OMAHA, Neb. -- Whit Merrifield remembers chasing the ball and failing to call off second baseman Scott Wingo. He doesn't recall the crash that followed.
The South Carolina right fielder collided full speed with Wingo in the eighth inning, then lay in the grass gasping for air and bleeding from the mouth. In the locker room after the game, Wingo showed Merrifield the bite marks he'd left on his elbow.
Merrifield may have been dazed, confused and bloodied, but he knew one thing: he wasn't coming out of the College World Series game against Clemson.
"I would have stayed out there if all my ribs were broken," said Merrifield, who was eager to watch a TV replay of the collision.
Pardon the obvious metaphor, but the Gamecocks as a whole refuse to be knocked out. They advanced to meet UCLA in the championship series beginning Monday by winning four straight elimination games, capped by Saturday's 4-3 victory over the Tigers. South Carolina was down to its final strike in extra innings against Oklahoma on Wednesday night, then had to beat its in-state rival two straight nights to keep playing.
"A couple of days ago we were down to one strike, planning a trip back home," coach Ray Tanner said. "And now just a couple days later, we're going to have an opportunity to play for a national championship. That's incredible. But it's a never-say-die team."
That may be the best explanation for why the Gamecocks are one of only two teams left standing, because they don't have a lot of superstars or big-time sluggers. First baseman Christian Walker -- who had a home run plus a late go-ahead RBI single and a huge defensive play to seal the win -- described the team "as a bunch of role players."
What they do extremely well is pitch and play defense. Over the past three games, South Carolina held opponents to a total of six runs in 30 innings. The heart of Clemson's order -- Jeff Schaus, Kyle Parker and John Hinson -- combined for 52 home runs this season. They went a collective 3-for-21 with one extra-base hit in the two losses. (And that extra-base hit was a Hinson triple, resulting from the Merrifield-Wingo collision on a blooper.)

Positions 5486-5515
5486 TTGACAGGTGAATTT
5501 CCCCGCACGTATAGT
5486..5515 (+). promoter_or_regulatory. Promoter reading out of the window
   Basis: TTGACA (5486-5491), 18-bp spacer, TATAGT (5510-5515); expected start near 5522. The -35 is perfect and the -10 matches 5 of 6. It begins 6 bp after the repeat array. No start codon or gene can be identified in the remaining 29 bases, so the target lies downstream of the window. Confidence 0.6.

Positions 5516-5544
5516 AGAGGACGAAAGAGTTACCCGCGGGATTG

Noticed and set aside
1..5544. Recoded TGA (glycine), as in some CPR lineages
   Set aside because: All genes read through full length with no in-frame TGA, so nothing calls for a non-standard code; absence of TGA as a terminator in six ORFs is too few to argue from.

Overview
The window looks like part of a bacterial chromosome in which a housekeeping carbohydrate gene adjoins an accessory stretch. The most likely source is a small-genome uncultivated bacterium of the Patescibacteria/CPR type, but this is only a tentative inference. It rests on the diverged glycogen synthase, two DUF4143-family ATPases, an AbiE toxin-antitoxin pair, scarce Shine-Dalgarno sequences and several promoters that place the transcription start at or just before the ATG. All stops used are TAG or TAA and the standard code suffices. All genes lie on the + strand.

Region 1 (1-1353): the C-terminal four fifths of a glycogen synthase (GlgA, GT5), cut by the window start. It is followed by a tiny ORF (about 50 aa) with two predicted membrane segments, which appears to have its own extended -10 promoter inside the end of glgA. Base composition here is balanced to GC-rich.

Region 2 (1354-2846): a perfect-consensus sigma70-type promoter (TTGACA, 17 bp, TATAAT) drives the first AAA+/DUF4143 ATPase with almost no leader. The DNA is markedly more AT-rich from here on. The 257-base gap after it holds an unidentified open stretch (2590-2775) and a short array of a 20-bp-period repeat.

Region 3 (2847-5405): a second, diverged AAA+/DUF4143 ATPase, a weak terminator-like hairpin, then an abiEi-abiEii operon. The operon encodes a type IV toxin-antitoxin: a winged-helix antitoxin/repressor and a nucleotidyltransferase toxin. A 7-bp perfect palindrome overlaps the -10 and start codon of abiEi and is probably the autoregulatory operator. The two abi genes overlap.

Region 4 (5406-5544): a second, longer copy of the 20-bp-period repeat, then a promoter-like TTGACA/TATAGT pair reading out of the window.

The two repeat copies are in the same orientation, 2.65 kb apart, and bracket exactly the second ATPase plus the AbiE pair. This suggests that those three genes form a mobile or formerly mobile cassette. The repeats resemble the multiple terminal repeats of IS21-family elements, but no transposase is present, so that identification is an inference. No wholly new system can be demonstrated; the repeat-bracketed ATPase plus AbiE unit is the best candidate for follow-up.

The Gamecocks cobbled their pitching staff together through all the elimination games, weather delays and extra-inning affairs. They got an unexpected complete-game gem from reliever Michael Roth on Friday. Reliever Matt Price struck out 12 in seven innings over three brilliant games. The defense has been terrific throughout.
UCLA will likely be viewed as the favorite to win the title with its slew of draft picks and electric arms. The Bruins have had a much easier road in Omaha, losing just once and taking their three victories by an average of six runs.
"It's going to be a very difficult assignment for us," Tanner said. "But we get to play."
And as long as the Gamecocks are still playing, they're dangerous. As Merrifield showed, it's hard to knock South Carolina out.
"There's nothing this team isn't ready to take on," he said. "No matter what happens, we'll fight back and do what do what we've done all year long: refuse to lose, scrap and claw and do what we have to do to win."
Brian Bennett covers college sports for ESPN.com.